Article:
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In linux we have X11 which governors keyboard layouts but sadly any changes made there don't affect the system as a whole so in a tty you are left with standard qwerty no matter what your X11 preferences are. Recently I decided to delve into the tty so I needed to configure my layout (neo) there. In the end, I couldn't but I've got these questions to ask you:

Why do we have different files to describe X11 layouts and console layouts? Why de we need different tools to manage those layouts? Why no one seems interested in changing the layouts in the console? Do server administrators only use qwerty?

Thanks a lot!

  • See about loadkeys(1). – John WH Smith Jan 7 '15 at 19:23
  • I can't see how this answers any of the questions – Yordan Grigorov Jan 7 '15 at 20:30
  • And yet it does provide some information (besides, I posted a comment, not an answer). loadkeys is used to set a keyboard layout (among other things). It is independent from any graphical (X11/whatever) context. The man page provides some information about how this tool works. – John WH Smith Jan 7 '15 at 20:51
  • My bad, it really is just a comment. I did read the man page though, thank you! – Yordan Grigorov Jan 8 '15 at 8:22
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Agreeing that it would be nice if the two sets of configurations were integrated together, there are two reasons why they are different:

  • they evolved separately (and no one has proposed an integrated solution which satisfies the requirements of both), and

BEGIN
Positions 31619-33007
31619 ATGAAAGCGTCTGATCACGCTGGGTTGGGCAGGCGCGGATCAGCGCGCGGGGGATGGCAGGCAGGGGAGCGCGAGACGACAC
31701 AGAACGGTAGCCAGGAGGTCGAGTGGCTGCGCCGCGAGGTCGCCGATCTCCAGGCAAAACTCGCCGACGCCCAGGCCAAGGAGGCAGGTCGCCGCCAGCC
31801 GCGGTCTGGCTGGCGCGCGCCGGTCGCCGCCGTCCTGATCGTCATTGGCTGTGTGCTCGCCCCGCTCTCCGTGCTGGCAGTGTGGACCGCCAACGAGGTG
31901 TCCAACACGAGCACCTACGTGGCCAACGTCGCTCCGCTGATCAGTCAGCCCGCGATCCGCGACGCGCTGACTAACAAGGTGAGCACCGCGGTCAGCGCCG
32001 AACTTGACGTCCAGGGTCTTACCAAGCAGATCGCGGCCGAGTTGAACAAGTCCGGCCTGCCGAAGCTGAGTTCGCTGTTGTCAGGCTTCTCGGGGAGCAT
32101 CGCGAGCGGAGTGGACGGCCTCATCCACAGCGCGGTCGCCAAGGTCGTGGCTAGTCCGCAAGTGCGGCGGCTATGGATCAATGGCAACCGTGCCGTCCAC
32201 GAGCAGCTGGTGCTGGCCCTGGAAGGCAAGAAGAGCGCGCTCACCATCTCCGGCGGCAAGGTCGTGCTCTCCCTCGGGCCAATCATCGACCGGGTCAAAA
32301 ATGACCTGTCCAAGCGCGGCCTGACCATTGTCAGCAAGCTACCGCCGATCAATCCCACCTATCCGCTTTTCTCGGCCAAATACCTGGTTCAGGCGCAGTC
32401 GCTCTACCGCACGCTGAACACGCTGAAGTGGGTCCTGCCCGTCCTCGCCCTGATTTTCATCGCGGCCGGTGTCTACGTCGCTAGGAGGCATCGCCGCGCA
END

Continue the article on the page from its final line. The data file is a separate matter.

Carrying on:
• they have different requirements.

The Linux virtual consoles provide a terminal interface which supports POSIX termios: what you might consider low-level character I/O. That was well-defined by the mid-1980s, with technology from the preceding 10 years. The termios interface is concerned with control characters, a few video highlighting features for a single small font, etc. It does not make a lot of assumptions about the keyboard other than that it can send characters.

X11 came near the end of the 1980s, designed to support graphical I/O. It makes different assumptions than termios, e.g., graphics implies multiple fonts (and the ability to display a wide range of characters). Also (because of the need to handle a mouse or other pointer device), it needs additional methods for handling input.

Unlike the termios interface (using a sequence of characters/bytes), X11 passes information by events which hold a lot of information, and events can be combined in ways not contemplated when termios was devised. Thus, rather than encoding control and shift into a character, an X11 event might pass the control modifier as one event, and a key code as another event. The X11 libraries combine those events.

Though both were existing technology from the outset, X11 (even as X386) was less widely used, and basically came too late by several years to influence the design of termios. That was all done before Linux started. Since there was (and apparently still is) no alternative design which provides a distinct advantage, there's been no change since the mid/late-1990s.

Further reading:

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